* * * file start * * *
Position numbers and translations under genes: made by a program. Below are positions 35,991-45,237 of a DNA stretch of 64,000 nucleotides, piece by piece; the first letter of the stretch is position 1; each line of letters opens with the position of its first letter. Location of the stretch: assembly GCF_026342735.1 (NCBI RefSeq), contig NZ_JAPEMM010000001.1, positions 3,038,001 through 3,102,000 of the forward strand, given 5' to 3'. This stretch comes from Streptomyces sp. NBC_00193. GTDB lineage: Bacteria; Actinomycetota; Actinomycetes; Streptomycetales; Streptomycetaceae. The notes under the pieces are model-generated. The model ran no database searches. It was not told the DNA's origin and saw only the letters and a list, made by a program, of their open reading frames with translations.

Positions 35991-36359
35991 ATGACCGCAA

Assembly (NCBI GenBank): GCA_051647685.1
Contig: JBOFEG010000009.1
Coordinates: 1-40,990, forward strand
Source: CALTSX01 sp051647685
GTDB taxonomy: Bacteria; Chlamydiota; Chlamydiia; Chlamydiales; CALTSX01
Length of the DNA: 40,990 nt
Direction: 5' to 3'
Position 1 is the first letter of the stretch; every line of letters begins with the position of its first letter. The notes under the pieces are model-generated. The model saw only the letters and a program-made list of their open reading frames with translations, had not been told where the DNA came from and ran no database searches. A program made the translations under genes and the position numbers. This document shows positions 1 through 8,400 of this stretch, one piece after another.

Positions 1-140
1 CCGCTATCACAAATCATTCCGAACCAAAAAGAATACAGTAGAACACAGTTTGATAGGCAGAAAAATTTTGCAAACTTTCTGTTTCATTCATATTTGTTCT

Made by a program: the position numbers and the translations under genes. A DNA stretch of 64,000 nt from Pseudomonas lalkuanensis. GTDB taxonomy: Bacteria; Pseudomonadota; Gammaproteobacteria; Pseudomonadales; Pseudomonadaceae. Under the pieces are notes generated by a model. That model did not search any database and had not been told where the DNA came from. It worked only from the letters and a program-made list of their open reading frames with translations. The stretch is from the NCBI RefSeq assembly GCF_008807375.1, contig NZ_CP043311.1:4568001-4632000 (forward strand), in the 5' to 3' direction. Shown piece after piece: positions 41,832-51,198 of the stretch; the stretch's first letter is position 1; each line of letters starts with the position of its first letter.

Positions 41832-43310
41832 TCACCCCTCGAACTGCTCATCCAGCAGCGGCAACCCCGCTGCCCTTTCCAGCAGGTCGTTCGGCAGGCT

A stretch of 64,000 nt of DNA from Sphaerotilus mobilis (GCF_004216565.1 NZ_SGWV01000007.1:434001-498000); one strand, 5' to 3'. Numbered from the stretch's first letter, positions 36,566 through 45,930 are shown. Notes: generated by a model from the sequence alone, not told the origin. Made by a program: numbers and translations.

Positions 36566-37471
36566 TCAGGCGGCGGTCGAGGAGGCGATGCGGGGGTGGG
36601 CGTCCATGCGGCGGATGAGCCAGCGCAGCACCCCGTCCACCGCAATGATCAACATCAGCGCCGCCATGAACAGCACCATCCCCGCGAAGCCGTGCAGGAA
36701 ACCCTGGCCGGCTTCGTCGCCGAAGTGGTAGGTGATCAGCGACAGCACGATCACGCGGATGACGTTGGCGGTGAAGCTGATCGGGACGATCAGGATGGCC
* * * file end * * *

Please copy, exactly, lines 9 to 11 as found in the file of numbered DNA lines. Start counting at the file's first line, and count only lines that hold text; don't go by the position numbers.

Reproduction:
Length of the DNA: 40,990 nt
Direction: 5' to 3'
Position 1 is the first letter of the stretch; every line of letters begins with the position of its first letter. The notes under the pieces are model-generated. The model saw only the letters and a program-made list of their open reading frames with translations, had not been told where the DNA came from and ran no database searches. A program made the translations under genes and the position numbers. This document shows positions 1 through 8,400 of this stretch, one piece after another.